See full set of test images with explanations
See thumbnails of all test and gallery images

Sharpness & Detail
Fairly sharp, detailed images overall, though with some visible sharpening artifacts on high-contrast subjects. Noise suppression limits detail in low contrast areas.

Good definition of high-contrast
elements, with some visible
edge enhancement.
Subtle detail: Hair
Noise suppression blurs
detail in areas of subtle contrast,
as in the darker parts of hair here.

Sharpness. The Canon PowerShot G7 X captures fairly sharp JPEG images at default settings, though some edge enhancement artifacts are visible on high-contrast subjects such as the noticeable halos around lines and text in the crop above left. Sharpening isn't as overdone as some cameras, but enthusiasts might want to shoot with a lower sharpening setting and apply additional sharpening in post processing, or shoot RAW for complete control over sharpening. Edge enhancement creates the illusion of sharpness by enhancing colors and tones right at the edge of a rapid transition in color or tone.

Detail. The crop above right shows some significant smudging of low contrast detail due to noise suppression, as individual strands of hair are blurred together in midtones and shadows, but performance here is still better than average for a compact digicam. Noise-suppression systems in digital cameras tend to flatten-out detail in areas of subtle contrast. The effects can often be seen in shots of human hair, where the individual strands are lost and an almost "watercolor" look appears.

RAW vs In-Camera JPEGs
As noted above the Canon G7 X produces fairly sharp, detailed in-camera JPEGs at base ISO. But with a good RAW converter, more detail can often be extracted with fewer sharpening artifacts. See below:

Base ISO (125)
Camera JPEG, defaults
RAW via Adobe Camera Raw

In the table above, we compare an in-camera JPEG taken at base ISO using default noise reduction and sharpening (on the left) to the matching RAW file converted with Adobe Camera Raw 8.7 using default noise reduction with some strong but tight unsharp masking applied in Photoshop (300%, radius of 0.3 pixels, and a threshold of 0).

Looking closely at the images, ACR extracts additional detail that isn't present in the JPEG from the camera, particularly in the red-leaf swatch where the thread pattern is likely treated as noise by the JPEG engine. Fine detail in the mosaic crop is also slightly improved, but as is often the case, more noise can be seen in the bottle crop. You can of course apply stronger noise reduction (default ACR NR used here) to arrive at your ideal noise versus detail tradeoff. Color was improved as well, with ACR removing much of the yellow-to-green shift in the JPEG. And, as expected, sharpening haloes aren't nearly as strong as the default camera output. Still, in-camera default JPEG processing isn't too bad, but as usual you can do noticeably better with a good RAW converter.

ISO & Noise Performance
Very good high ISO performance for a camera its size.

Default Noise Reduction
ISO 125 ISO 200 ISO 400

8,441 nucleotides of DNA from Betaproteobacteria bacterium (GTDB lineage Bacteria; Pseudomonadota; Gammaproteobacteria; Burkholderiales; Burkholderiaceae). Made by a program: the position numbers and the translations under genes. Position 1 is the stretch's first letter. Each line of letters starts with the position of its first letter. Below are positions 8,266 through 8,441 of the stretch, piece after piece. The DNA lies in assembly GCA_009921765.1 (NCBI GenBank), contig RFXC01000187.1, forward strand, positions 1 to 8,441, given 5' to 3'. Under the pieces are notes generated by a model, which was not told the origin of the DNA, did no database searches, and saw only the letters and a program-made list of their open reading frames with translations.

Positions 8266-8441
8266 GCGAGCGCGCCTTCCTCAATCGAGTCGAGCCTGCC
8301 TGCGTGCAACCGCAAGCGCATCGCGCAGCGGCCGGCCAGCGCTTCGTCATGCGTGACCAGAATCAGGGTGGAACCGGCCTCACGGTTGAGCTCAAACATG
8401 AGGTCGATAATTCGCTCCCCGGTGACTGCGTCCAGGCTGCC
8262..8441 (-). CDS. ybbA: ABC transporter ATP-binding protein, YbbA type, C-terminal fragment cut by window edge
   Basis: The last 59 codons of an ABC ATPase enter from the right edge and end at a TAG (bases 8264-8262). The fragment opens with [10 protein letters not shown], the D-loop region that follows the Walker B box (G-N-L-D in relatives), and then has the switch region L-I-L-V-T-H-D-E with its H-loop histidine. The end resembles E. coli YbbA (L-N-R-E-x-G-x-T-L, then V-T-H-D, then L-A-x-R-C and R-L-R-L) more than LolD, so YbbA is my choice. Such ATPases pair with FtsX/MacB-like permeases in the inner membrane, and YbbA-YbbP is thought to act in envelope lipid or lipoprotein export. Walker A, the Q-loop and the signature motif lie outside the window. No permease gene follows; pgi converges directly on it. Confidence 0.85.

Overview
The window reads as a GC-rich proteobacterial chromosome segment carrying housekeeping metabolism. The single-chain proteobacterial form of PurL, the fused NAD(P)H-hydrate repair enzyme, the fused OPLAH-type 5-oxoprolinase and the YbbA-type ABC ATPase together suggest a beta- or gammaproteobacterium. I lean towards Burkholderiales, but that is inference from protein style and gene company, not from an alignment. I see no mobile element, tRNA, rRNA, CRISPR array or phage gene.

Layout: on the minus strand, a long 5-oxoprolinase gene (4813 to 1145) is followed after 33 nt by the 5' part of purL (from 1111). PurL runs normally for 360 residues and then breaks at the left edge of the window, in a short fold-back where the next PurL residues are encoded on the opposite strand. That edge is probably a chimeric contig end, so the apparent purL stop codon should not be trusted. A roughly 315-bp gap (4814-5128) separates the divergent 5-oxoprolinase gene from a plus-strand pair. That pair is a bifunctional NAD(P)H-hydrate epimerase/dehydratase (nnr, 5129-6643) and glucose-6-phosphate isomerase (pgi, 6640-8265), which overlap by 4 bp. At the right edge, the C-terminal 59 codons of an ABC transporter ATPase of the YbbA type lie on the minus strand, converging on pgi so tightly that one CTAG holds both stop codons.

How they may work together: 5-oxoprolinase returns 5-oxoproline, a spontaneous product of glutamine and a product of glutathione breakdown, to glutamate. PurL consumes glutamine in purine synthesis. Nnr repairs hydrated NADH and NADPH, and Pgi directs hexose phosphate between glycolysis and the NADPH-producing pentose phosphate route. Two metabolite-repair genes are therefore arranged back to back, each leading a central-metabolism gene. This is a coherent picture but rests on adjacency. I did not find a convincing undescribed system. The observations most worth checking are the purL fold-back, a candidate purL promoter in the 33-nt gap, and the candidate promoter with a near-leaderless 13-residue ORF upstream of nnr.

ISO 800
ISO 1,600
ISO 3,200
ISO 6,400 ISO 12,800

The PowerShot G7 X performed well here for its size, though not as well as some direct competitors, however that's mostly due to JPEG processing. ISO 125 and 200 are pretty clean and detailed but lack crispness, and ISO 400 already shows some significant softening due to strong noise reduction. ISO 800 is noisier and softer from more aggressive noise reduction, and ISO 1600 is softer still. Image quality drops off rapidly above ISO 1600, with increasing luma noise as well as stronger blurring from noise reduction, though chroma noise is fairly well-controlled.

High ISO performance is better than most compact cameras with smaller sensors, but the G7 X's JPEG engine does not appear to make the most of its larger, 1-inch type sensor producing somewhat soft images already at moderate ISOs. Note that the G7 X offers three levels of noise reduction (Low, Standard and High), and these shots were taken using the default Standard setting. The good news is that noise in the G7 X's RAW files is very competitive with other 1-inch sensor models, so for better high ISO performance, we recommend shooting in RAW format.

Of course, the impact of noise and detail loss are highly dependent on the size the photos are printed at, and pixel-peeping on-screen has surprisingly little relationship to how the images look when printed: See the Print Quality section below for recommended maximum print sizes at each ISO.

Extremes: Sunlit and low light tests
Pretty good dynamic range for its class. Good low-light performance, capable of capturing bright images in near darkness at all ISOs.

+0.3 EV +0.7 EV +1.0 EV

Sunlight. The Canon PowerShot G7 X did fairly well under the deliberately harsh lighting in the test above. To keep facial tones bright, +1.0 EV compensation was required, which led to some clipped highlights in the mannequin's shirt and flowers, but not as many as expected for its size. Some may prefer the +0.7 EV setting for its reduced highlight clipping, but we found the face a bit too dim. Detail is quite good in the shadows at +1.0 EV, though very deep shadows are a little grainy and posterized, though chroma noise is well controlled. Very good results in harsh lighting for such a compact camera, but consider using fill flash in situations like the one shown above; and it's better to shoot in the shade when possible.